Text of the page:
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Cape May Natural History Hotline - 6/9/2005
CAPE MAY NATURAL HISTORY AND EVENTS HOTLINE, June 9, 2005

This is Pat Sutton with the Cape May Natural History & Events Hotline, a service of New Jersey Audubon Society's Cape May Bird Observatory. This hotline was prepared on Thursday, June 9. For bird news call the Cape May Birding Hotline at (609) 898-2473. NJ Audubon's three hotlines can be read in full on our website (http://www.njaudubon.org), by clicking on "Sightings" (top of any page).

Due to a bookstore staff opening, CMBOs Northwood Center in Cape May Point will be closed Tuesdays and Wednesdays, but open otherwise (Thursday thru Monday), 9-4:30.

The May 23 Full Moon high tides were the highest in 10 years and completely flooded all marshes, devastating nests of marsh birds. This happens many years, but this years higher than ever tides reached every ground nest on the marsh, even those on high marshes. Birds that hadnt laid eggs yet, did so immediately after flooding tides subsided. Birds that lost their nests (eggs and nests floated away on May 23) have already laid a second clutch and things are looking good. Heron rookeries that failed last year are looking good this year. Many herons and egrets began nesting late, including some just beginning now. OSPREY, with their elevated nests, survived the May 23 high tides and their first chicks hatched at the end of May with others following rapidly. For a close up look at this vulnerable world of marsh nesting birds be sure to sign up for one or both of CMBOs special Cruisin For Chicks trips: Thursday, June 16 (3 to 6 p.m.) and Saturday, June 18 (5 to 8 p.m.). To register call 609-861-0700, x11.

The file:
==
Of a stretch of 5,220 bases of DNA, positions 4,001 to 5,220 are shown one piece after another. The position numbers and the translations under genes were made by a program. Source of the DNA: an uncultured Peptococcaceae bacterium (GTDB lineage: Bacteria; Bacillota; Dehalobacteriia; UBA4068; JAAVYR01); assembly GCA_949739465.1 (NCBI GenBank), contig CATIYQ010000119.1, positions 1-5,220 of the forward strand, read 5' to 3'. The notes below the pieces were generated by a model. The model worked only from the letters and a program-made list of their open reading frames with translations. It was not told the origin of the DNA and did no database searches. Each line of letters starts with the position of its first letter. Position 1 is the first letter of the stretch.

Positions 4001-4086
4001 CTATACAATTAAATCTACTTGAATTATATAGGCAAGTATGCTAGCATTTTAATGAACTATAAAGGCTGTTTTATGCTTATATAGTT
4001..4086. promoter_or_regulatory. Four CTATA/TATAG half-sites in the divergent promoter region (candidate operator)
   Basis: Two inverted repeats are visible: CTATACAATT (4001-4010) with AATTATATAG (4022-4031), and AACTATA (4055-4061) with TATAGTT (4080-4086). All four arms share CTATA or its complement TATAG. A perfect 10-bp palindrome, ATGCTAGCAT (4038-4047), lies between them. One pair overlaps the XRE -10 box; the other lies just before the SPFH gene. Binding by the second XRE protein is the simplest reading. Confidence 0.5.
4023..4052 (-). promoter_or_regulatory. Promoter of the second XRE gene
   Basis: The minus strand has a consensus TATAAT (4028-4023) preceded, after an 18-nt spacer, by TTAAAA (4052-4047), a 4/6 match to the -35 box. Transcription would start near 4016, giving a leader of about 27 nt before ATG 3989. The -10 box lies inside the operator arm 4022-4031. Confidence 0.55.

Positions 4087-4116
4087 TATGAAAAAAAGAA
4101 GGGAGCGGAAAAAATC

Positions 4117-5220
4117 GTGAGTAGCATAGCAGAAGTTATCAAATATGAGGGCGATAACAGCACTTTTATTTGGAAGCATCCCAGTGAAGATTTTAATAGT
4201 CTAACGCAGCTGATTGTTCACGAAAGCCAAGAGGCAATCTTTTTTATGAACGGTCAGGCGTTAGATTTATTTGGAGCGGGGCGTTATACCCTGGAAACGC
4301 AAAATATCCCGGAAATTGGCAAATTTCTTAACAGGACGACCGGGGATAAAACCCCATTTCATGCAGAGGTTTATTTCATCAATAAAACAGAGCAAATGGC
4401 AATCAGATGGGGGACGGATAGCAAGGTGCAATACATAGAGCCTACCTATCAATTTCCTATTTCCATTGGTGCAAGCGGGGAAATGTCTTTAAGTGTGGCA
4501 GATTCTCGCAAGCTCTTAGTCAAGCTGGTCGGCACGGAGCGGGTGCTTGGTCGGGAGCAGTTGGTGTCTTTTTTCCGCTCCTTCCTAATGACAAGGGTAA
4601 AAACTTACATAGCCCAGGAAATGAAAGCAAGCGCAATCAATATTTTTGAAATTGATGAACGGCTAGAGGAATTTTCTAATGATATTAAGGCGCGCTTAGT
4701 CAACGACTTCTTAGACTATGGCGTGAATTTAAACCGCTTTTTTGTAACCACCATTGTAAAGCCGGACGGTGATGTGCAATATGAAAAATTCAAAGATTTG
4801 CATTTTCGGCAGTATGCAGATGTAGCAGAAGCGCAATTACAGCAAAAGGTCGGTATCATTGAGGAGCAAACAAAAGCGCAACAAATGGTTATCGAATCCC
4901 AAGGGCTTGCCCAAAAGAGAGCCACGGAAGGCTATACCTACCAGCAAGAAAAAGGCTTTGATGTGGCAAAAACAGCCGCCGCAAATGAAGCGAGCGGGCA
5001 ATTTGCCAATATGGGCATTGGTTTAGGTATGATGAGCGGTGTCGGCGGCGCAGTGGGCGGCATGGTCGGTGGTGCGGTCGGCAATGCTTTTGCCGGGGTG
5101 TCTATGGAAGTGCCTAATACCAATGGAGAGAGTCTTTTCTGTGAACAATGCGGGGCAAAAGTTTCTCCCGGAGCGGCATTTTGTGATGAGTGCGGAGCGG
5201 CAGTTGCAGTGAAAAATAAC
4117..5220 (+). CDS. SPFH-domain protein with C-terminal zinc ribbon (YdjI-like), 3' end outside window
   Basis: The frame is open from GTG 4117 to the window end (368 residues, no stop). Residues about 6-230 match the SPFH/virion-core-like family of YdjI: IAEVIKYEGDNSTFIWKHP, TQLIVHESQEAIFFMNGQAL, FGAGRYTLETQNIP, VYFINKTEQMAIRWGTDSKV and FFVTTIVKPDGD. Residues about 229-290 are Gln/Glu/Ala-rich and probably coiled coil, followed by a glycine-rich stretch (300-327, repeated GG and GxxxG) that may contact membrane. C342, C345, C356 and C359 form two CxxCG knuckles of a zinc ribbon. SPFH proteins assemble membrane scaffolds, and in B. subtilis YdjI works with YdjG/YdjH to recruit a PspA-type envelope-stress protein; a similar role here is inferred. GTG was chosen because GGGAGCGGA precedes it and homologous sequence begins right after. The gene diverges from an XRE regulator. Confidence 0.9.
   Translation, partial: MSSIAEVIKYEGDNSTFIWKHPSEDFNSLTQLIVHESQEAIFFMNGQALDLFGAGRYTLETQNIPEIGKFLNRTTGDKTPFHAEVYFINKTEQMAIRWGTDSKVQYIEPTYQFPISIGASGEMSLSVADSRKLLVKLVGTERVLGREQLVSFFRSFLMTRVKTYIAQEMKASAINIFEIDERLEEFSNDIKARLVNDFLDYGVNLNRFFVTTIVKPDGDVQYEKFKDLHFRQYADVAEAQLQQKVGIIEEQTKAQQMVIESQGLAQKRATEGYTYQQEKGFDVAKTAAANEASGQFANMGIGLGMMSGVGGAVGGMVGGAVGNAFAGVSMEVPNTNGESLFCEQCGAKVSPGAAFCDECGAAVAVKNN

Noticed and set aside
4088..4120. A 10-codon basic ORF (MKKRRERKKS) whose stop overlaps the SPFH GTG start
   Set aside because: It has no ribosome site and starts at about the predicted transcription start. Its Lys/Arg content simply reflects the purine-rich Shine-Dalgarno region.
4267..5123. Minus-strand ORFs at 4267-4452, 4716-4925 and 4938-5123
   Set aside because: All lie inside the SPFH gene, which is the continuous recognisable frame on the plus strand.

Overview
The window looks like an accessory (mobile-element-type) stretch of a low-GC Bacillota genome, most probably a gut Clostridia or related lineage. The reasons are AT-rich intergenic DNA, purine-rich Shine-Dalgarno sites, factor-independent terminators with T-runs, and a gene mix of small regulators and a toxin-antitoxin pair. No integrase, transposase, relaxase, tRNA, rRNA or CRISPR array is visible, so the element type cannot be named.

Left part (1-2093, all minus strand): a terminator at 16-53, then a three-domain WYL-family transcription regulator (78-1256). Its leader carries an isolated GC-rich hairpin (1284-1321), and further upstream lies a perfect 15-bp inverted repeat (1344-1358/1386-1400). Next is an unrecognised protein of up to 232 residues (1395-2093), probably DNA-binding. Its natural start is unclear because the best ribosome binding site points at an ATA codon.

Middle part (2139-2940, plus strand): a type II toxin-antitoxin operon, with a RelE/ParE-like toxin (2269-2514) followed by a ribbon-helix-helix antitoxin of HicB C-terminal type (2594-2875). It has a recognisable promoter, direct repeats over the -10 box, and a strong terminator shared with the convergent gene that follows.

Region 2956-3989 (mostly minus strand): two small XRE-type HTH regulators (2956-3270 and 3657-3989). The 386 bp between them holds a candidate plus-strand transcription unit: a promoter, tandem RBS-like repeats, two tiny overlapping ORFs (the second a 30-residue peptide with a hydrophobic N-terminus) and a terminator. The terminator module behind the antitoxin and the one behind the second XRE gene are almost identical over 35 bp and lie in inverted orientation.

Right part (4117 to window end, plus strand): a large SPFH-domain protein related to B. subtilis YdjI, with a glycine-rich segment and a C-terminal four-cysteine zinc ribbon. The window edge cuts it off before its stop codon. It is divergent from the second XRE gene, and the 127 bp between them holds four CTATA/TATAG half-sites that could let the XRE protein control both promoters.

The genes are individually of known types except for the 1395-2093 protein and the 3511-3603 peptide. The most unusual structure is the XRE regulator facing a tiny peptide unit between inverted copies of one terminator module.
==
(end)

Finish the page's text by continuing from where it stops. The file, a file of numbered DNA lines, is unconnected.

Good numbers of shorebirds are still here, but will leave any day for their arctic tundra breeding grounds. The NJ Endangered and Nongame Species Programs June 7 aerial flight of both sides of the Delaware Bay tallied 39,000 shorebirds including close to 3,000 RED KNOT, 7,750 RUDDY TURNSTONES, 25,600 SEMIPALMATED SANDPIPER, and 2,700 SANDERLING. Visitors to Cooks Beach on June 8 saw large numbers of shorebirds, including a fair number of RED KNOT.

The New Moon on Monday, June 6, triggered the most recent mating and egg laying of HORSESHOE CRABS. They will continue to lay eggs through June with the next big wave falling around the Full Moon on June 22. Some crabs will come up during almost every evening high tide, but bigger numbers near the Full and New Moon. Evening high tides along the Delaware Bay beaches this week follow: 11:40 p.m. (June 9), Midnight (June 10 & 11), 1 a.m. (June 12), 1:45 a.m. (June 13).

The 2 chicks in the Bald Eagle nest at Beaver Swamp WMA (5 minutes from the CMBO Center in Goshen) are very large and 8 weeks old now. Young eagles can fledge at 2 months and 10 days or as may take as long as 3 months and 8 days, so these two could fledge in 10 days. Well see. If you go to Beaver Swamp WMA, they are visible (with a scope) as you look across the open water to your left. The nest is on the back treeline in line with a tall red and white radio tower.